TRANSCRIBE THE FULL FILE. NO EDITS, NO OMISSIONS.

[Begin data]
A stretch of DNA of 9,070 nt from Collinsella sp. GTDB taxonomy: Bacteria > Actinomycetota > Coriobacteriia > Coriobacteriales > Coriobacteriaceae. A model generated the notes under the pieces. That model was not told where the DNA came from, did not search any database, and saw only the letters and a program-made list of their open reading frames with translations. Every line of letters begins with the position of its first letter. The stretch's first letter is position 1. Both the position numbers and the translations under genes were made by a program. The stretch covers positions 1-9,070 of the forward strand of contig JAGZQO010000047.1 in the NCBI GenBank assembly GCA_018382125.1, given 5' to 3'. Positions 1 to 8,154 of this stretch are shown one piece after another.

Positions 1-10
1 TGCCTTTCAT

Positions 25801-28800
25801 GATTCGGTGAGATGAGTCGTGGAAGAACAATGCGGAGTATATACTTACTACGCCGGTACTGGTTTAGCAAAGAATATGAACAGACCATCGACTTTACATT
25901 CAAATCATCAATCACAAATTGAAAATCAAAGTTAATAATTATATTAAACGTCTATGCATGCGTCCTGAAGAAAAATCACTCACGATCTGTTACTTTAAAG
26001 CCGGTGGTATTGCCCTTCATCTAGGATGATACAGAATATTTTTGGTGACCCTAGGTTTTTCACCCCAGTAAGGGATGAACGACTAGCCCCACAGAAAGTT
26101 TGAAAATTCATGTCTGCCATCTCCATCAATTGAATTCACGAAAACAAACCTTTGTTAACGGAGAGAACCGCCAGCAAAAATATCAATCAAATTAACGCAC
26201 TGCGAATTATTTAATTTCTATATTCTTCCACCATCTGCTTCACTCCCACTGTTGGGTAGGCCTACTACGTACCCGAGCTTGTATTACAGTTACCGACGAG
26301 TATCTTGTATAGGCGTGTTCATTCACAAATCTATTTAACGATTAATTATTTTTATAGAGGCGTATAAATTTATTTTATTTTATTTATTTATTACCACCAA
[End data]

A stretch of DNA of 9,070 nt from Collinsella sp. GTDB taxonomy: Bacteria > Actinomycetota > Coriobacteriia > Coriobacteriales > Coriobacteriaceae. A model generated the notes under the pieces. That model was not told where the DNA came from, did not search any database, and saw only the letters and a program-made list of their open reading frames with translations. Every line of letters begins with the position of its first letter. The stretch's first letter is position 1. Both the position numbers and the translations under genes were made by a program. The stretch covers positions 1-9,070 of the forward strand of contig JAGZQO010000047.1 in the NCBI GenBank assembly GCA_018382125.1, given 5' to 3'. Positions 1 to 8,154 of this stretch are shown one piece after another.

Positions 1-10
1 TGCCTTTCAT

Positions 25801-28800
25801 GATTCGGTGAGATGAGTCGTGGAAGAACAATGCGGAGTATATACTTACTACGCCGGTACTGGTTTAGCAAAGAATATGAACAGACCATCGACTTTACATT
25901 CAAATCATCAATCACAAATTGAAAATCAAAGTTAATAATTATATTAAACGTCTATGCATGCGTCCTGAAGAAAAATCACTCACGATCTGTTACTTTAAAG
26001 CCGGTGGTATTGCCCTTCATCTAGGATGATACAGAATATTTTTGGTGACCCTAGGTTTTTCACCCCAGTAAGGGATGAACGACTAGCCCCACAGAAAGTT
26101 TGAAAATTCATGTCTGCCATCTCCATCAATTGAATTCACGAAAACAAACCTTTGTTAACGGAGAGAACCGCCAGCAAAAATATCAATCAAATTAACGCAC
26201 TGCGAATTATTTAATTTCTATATTCTTCCACCATCTGCTTCACTCCCACTGTTGGGTAGGCCTACTACGTACCCGAGCTTGTATTACAGTTACCGACGAG
26301 TATCTTGTATAGGCGTGTTCATTCACAAATCTATTTAACGATTAATTATTTTTATAGAGGCGTATAAATTTATTTTATTTTATTTATTTATTACCACCAA